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Thursday, November 18, 2010


Walking around Little Manatee River State Park last week, I ran into Diamond.  He is the Diamondback Rattle Snake that is featured in Tilly's story.  He wanted to know if Tilly ever learned how to speak armadillo.  I was happy to inform him that she did.  Mrs. Coyote has taught her a few lines.  "Whyssss on Earthsssss would ssssshe wantsssss to do thatsssss issss beyond me."  he said. 

Diamond is a 5 foot long Diamondback rattlesnake.  He likes to stretch out across the path in the sun, about mid-day.  I caught him quite by surprise.  As the weather gets colder snakes do not move as fast as they do in the summer.  So if you are out in the woods, especially sandy woods that are filled with palmettos be extra wary of snakes.  I came within three feet of him before I saw him.  Diamond is almost five feet long.  If we had not seen each other at the same time, Diamond could have easily bit me.  

He is part of the family of snakes knows as Pit Vipers.  At five feet, Diamond is about full grown.  He has cousins and brothers and sisters that are almost eight feet long. Diamond's venom is what is called a hemotoxin as it destroys red blood cells.  Although humans are rarely bit, the bite of a rattlesnake can prove fatal to humans, if you do not receive treatment.  Anti-venom is available at most hospitals in Florida. If you see this beautiful snake keep a safe distance!  If you hear the rattle, move quickly.  To a rattlesnake that means, they have tried everything else and are about to strike out in defense.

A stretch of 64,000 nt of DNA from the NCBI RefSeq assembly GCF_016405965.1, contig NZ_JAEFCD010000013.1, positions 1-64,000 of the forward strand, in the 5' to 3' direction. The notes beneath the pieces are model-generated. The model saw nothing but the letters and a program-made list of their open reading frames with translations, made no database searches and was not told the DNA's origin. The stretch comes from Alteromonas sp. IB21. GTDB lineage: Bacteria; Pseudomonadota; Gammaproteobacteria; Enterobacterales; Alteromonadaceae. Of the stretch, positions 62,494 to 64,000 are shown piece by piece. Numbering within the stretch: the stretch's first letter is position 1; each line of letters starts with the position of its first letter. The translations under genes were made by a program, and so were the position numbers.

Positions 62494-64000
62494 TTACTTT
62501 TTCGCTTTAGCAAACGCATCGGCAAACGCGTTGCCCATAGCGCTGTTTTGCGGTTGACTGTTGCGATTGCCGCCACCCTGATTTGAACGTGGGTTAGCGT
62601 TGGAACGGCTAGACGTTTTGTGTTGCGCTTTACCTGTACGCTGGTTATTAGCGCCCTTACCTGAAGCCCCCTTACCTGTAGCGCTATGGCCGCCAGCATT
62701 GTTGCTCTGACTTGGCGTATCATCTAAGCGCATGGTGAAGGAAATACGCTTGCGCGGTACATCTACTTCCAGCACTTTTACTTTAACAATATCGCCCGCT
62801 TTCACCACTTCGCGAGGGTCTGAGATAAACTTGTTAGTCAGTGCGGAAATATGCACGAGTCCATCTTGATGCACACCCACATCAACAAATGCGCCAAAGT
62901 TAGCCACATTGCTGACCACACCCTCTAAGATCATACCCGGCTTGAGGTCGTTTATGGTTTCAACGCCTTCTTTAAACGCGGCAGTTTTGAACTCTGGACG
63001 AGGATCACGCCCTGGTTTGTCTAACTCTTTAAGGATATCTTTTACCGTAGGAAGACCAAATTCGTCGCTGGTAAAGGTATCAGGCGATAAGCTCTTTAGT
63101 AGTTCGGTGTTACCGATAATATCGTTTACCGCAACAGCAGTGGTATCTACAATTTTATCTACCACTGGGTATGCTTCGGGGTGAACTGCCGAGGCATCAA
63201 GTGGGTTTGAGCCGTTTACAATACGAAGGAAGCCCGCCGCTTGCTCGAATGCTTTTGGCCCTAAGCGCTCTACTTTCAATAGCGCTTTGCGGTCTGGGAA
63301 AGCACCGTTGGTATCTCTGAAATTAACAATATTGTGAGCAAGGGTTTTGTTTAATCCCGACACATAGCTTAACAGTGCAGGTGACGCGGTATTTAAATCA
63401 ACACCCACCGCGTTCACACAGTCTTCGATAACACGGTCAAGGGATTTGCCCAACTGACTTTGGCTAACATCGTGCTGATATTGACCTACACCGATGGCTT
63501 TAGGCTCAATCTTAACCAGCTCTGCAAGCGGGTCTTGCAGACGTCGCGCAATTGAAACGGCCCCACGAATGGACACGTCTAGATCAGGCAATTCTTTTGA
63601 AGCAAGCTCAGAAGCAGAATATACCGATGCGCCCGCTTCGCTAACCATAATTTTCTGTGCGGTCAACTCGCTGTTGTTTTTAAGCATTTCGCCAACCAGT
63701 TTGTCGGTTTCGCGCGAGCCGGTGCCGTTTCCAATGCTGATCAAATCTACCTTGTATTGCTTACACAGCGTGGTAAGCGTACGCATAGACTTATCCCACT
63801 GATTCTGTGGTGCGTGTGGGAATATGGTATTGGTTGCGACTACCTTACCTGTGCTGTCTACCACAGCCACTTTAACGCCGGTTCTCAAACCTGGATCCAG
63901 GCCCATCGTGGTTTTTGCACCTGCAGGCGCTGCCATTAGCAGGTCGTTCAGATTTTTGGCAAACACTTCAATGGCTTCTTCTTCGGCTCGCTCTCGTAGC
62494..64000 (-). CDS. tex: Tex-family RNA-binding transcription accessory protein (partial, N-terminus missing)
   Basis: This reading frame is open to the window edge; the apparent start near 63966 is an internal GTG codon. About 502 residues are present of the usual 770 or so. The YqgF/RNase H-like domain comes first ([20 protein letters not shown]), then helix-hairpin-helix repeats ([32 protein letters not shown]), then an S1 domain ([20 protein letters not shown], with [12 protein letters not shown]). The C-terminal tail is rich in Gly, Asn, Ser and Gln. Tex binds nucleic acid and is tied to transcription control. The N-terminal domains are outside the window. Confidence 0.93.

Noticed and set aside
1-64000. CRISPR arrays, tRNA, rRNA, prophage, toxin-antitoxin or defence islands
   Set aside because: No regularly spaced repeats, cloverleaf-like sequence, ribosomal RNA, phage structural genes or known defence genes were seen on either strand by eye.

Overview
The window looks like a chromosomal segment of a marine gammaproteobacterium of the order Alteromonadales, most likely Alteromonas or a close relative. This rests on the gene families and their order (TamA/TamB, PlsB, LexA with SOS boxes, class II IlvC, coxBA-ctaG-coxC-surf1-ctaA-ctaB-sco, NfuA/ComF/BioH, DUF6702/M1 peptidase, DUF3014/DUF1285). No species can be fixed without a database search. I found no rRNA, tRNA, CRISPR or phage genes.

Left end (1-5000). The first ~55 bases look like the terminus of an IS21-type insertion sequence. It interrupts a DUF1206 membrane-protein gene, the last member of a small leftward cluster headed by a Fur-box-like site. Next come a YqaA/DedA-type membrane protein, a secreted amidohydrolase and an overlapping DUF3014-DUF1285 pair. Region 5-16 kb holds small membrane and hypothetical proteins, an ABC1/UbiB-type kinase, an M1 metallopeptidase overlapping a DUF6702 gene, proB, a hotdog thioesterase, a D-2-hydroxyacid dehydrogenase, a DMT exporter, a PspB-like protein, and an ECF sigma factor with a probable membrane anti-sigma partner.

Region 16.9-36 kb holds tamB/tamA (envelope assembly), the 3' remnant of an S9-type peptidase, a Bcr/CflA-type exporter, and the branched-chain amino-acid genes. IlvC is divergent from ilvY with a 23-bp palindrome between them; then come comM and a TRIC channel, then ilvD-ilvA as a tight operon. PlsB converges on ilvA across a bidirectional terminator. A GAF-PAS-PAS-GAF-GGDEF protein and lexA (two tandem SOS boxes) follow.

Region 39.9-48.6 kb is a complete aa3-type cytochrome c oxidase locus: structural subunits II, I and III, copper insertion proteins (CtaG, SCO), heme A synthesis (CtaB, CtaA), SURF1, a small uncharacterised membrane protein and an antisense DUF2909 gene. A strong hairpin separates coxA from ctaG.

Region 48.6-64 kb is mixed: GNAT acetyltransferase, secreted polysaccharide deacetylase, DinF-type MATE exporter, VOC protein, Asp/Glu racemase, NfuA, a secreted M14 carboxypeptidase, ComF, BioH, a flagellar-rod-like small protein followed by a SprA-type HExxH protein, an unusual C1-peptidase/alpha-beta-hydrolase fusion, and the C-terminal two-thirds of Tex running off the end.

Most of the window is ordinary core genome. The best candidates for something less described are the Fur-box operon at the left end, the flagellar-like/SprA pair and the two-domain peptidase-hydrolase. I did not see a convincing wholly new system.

1 comment:

  1. Run OldSchoolBill Run
    Diamond Cold Diamond
    Keep Distance You Bet